BY RON COCQUYT
After the most recent NHL draft, I sat back and reflected on my life and the lives of my colleagues as coaches of youth hockey in the metro Detroit area. We were the pioneers. In the early 70s, there was very little youth hockey and little or no contact with our Canadian brothers, who dominated the sport at every level. In 1973 the gentleman who sponsored and owned the midget team I was coaching decided that he wanted to elevate the team’s status to AAA. This meant that our team would be competing against other teams in southeast Michigan who were recruiting and developing elite 15 and 16 year old players. In order to determine how well our team was developing, he regularly scheduled games across the border, in Canada. We played teams in Windsor, Sarnia, London, and Chatham. What made this challenging was that we were looked down on by the Canadian players, their coaches, and the parents. Even the officials took a dim view of Americans who thought they had what it took to defeat the always dominant Canadian hockey teams.
For the first two years, there was no doubt that we were out of our element. Even some of the most prestigious teams in metro Detroit were being challenged across the border. Detroit Little Caesar’s, J J Curran, Slasor Heating and Cooling, and Roberts Pools were only a few of the sponsored teams that were beginning to emerge in the metro Detroit area. Hockey rinks were under construction everywhere; there were both privately owned and community arenas. Ice time was becoming impossible to get. Often, Midget AAA teams were practicing later than 10:00 p.m. at night in order to provide ice time at a reasonable hour for the younger kids.
By 1977, we were beginning to show some degree of success in competing with our Canadian neighbors. We were even occasionally being invited to a Canadian tournament. We were even demonstrating skills and speed that the Canadians admired and had not yet mastered. Some of us coaches were attending clinics held by Herb Brooks (soon to be world famous as an Olympic coach), Bob Johnson, and other elite coaches supplied by AHAUS, the Amateur Hockey Association of the United States (prior to the creation of USA Hockey).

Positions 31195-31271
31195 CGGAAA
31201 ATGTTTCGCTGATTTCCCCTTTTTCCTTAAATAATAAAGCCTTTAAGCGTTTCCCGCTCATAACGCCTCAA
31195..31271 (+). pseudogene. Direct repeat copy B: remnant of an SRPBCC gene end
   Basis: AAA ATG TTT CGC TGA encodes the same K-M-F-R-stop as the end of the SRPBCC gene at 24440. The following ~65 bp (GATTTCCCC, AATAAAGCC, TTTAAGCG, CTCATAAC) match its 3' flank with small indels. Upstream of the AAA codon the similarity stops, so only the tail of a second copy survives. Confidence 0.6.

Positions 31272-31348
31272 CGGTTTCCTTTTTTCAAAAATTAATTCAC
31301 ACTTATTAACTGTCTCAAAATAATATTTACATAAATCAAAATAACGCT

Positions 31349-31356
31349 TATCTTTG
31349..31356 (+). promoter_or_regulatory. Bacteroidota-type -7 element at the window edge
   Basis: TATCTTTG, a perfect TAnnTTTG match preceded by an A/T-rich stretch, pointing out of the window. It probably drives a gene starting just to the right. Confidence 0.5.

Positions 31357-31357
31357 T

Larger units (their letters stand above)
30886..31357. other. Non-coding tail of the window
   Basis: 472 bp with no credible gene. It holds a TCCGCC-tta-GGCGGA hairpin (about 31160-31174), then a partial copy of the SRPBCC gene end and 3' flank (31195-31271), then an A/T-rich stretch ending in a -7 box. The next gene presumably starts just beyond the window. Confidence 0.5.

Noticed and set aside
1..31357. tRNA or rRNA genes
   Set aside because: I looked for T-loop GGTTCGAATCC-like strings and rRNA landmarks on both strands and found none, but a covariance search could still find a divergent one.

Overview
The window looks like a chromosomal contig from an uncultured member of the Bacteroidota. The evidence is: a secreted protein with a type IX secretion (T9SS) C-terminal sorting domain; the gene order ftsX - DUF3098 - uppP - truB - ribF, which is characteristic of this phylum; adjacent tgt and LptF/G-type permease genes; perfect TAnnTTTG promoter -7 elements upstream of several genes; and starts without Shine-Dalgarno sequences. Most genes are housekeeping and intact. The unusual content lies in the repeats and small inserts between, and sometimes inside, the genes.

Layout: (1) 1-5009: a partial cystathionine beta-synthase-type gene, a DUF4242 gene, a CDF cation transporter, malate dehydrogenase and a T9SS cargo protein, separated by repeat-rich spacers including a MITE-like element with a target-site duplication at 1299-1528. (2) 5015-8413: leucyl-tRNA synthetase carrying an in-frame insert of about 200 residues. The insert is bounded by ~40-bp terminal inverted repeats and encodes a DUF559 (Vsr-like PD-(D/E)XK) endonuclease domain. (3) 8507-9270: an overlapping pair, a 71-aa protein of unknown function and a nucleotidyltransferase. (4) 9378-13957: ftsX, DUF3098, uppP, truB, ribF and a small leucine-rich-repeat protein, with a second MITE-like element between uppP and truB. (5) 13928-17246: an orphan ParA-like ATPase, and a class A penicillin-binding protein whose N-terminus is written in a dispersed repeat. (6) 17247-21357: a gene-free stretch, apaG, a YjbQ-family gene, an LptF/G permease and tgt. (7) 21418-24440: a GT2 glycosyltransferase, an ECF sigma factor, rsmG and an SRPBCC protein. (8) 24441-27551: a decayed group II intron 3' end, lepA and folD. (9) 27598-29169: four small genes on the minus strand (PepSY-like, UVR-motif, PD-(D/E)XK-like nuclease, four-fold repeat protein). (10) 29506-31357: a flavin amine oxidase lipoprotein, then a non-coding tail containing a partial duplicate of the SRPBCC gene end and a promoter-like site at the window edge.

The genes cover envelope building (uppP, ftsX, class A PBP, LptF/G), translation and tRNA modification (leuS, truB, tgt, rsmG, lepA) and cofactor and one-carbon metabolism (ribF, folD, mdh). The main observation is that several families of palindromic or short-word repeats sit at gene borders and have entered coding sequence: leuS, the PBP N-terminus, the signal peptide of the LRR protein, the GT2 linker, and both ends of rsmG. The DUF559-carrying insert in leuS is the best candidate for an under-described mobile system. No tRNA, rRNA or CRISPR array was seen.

New styles of the game were evolving; new techniques; new practice methods; more clinics; more instructions; certification programs; and the biggest event that powered U.S. Hockey forward, especially in metro Detroit, was the “Miracle on Ice.” There was a surge in exciting programs coming out of Chicago, western New York State, and Detroit continued to maintain its dominance in youth hockey. The most significant Junior league in the country was created in Michigan in the early 80s. Every team in the NAHL, with the exception of Buffalo (New York), was based in metro Detroit. The United States Hockey League had its presence in small towns in the Midwest. But the NAHL and the idea of developing American hockey players, especially Michigan-bred hockey players, led to the creation of College Days, which then evolved into a pre-season Showcase Tournament that highlighted the best of the best for the Midwest college coaches to see, evaluate, and recruit. Some of us were involved in the earliest days of getting U.S.-born, Detroit-bred hockey players recruited by colleges in the CCHA and the WCHA; previously both these leagues were dominated by Canadian players and coaches. With the exception of the University of Minnesota and the two schools in Boston, Massachusetts, there was no place for or interest in American hockey players until people like me busted down the doors, presented our players for consideration, and got them recruited. There was a revolution going on in the state of Michigan that was being fueled by irate parents who paid taxes to support Michigan schools and yet whose sons were not considered good enough to play hockey there. We changed all that. The success of all these efforts was put on display last month. The United States dominated the NHL Draft. Players now even come from California, Texas, Florida, Arizona. No fewer than ten players from the National Development Squad were drafted in the first round. The best goalie on the planet, a young American man, Spencer Knight, was drafted by the Florida Panthers. American players dominated the draft.
To my colleagues, who were the pioneers in creating this situation: It’s time to sit back and take pride in the accomplishment of a long but worthwhile mission. There are many sideline stories that feature U. S.-born players, but to my recollection, this is the first time that American hockey players were the focus of such an important draft.